The Supreme Court of India in its judgement of M.V. Elisabeth v. Harwan Investment & Trading (P) Ltd., held that-
“Maritime law is as much a part of the general legal system as any other branch of the law. It is within the competence of the appropriate Indian Courts to deal, in accordance with the general principles of maritime law and the applicable provisions of statutory law, with all persons and things found within their jurisdiction. The power of the court is plenary and unlimited unless it is expressly or by necessary implication curtailed. Absent such curtailment of jurisdiction, all remedies which are available to the courts to administer justice are available to a claimant against a foreign ship and its owner found within the jurisdiction of the High Court concerned. This power of the court to render justice must necessarily include the power to make interlocutory orders for arrest and attachment before judgment. Power to enforce claims against foreign ships is an essential attribute of admiralty jurisdiction and it is assumed over such ships while they are within the jurisdiction of the High Court by arresting and detaining them. This jurisdiction can be assumed by the High Court concerned, whether or not the defendant resides or carries on business, or the cause of action arose wholly or in part, within the local limits of its jurisdiction. Once a foreign ship is arrested within the local limits of the jurisdiction of the High Court, and the owner of the ship has entered appearance and furnished security to the satisfaction of the High Court for the release of the ship, the proceedings continue as a personal action.”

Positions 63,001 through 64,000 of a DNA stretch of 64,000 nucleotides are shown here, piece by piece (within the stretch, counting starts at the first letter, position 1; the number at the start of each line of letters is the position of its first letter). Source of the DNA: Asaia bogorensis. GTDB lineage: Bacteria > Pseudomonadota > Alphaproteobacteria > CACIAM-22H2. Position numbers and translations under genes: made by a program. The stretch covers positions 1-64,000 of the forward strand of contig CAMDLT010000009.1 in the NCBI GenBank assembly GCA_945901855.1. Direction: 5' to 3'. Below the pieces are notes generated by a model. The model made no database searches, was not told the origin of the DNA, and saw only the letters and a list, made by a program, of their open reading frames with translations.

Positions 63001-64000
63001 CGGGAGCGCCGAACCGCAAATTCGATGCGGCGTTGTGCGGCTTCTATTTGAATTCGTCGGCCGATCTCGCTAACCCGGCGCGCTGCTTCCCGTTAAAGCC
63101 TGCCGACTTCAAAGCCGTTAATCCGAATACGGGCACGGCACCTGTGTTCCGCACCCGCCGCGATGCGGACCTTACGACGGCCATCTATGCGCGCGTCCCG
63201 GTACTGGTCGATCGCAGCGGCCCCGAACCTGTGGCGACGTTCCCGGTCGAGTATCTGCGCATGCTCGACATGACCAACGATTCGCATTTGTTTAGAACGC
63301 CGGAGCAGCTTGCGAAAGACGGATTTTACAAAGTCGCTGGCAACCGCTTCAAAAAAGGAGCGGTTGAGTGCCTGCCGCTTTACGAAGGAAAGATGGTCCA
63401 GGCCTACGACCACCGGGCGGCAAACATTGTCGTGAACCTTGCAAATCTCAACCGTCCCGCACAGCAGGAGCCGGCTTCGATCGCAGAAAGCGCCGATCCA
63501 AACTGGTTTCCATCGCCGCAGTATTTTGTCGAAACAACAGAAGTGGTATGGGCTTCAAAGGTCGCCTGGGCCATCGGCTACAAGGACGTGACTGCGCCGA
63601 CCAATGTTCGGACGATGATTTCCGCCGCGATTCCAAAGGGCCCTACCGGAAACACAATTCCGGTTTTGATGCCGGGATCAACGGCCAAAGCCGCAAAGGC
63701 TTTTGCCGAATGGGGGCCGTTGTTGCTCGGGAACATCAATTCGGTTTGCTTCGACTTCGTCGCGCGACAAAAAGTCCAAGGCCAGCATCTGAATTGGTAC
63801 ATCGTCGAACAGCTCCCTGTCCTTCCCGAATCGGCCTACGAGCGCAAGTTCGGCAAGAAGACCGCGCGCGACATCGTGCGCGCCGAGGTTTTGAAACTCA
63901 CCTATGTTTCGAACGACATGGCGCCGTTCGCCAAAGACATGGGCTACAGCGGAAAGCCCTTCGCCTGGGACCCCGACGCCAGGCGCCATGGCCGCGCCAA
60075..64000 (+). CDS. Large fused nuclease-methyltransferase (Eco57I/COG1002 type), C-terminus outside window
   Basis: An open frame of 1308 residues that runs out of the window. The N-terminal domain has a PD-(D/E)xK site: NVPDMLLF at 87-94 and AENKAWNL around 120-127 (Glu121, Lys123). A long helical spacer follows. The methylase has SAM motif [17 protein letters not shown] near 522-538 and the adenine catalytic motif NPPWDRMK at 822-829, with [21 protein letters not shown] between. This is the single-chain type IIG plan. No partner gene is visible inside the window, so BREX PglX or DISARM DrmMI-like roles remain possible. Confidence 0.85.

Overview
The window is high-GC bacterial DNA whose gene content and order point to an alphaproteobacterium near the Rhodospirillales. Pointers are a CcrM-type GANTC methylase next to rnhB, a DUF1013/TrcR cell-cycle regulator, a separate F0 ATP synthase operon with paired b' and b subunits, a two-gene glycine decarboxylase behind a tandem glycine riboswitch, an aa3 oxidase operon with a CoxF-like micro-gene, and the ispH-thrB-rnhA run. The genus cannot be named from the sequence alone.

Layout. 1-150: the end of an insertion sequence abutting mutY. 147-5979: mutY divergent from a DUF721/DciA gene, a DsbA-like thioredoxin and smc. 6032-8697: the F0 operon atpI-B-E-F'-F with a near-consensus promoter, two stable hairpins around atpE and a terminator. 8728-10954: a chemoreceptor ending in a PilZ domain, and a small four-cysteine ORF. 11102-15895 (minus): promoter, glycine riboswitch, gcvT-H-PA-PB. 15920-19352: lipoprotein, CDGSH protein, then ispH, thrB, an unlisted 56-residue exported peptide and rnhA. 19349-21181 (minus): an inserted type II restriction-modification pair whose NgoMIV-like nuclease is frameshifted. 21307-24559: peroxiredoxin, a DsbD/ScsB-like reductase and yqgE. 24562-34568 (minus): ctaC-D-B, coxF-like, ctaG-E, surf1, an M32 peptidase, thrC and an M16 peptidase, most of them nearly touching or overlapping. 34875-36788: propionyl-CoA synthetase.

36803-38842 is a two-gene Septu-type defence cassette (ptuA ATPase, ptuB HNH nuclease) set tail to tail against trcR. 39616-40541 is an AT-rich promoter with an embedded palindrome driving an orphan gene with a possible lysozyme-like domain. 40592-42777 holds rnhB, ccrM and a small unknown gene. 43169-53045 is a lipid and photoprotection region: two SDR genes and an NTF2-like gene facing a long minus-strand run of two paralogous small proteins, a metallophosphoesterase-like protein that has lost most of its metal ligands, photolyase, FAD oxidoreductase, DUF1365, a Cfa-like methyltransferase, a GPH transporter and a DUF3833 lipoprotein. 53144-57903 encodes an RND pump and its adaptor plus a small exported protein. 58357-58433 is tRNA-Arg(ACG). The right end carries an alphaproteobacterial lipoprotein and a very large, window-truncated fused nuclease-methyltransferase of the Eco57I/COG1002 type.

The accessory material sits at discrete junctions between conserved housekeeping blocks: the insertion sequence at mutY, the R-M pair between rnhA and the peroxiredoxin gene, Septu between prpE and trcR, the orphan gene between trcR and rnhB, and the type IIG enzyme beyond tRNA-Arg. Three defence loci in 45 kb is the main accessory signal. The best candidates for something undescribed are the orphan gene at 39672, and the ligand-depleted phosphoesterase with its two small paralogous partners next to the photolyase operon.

The High Court having admiralty jurisdiction may order arrest of any vessel within their territorial water for the purpose of providing security against a maritime claim if the High Court is satisfied that (i) owner of the vessel at the time when maritime claim arose is liable for the claim, (ii) the claim is based on a mortgage or a charge of the vessel, (iii) the claim is related to the possession or ownership of the vessel, etc. 
Release of the Arrested Vessel
While taking note of the then Admiralty Rules regarding the release of vessel arrested, the Supreme Court of India in a matter of Videsh Sanchar Nigam Ltd. v. M.V. Kapitan Kud and Others, observed that-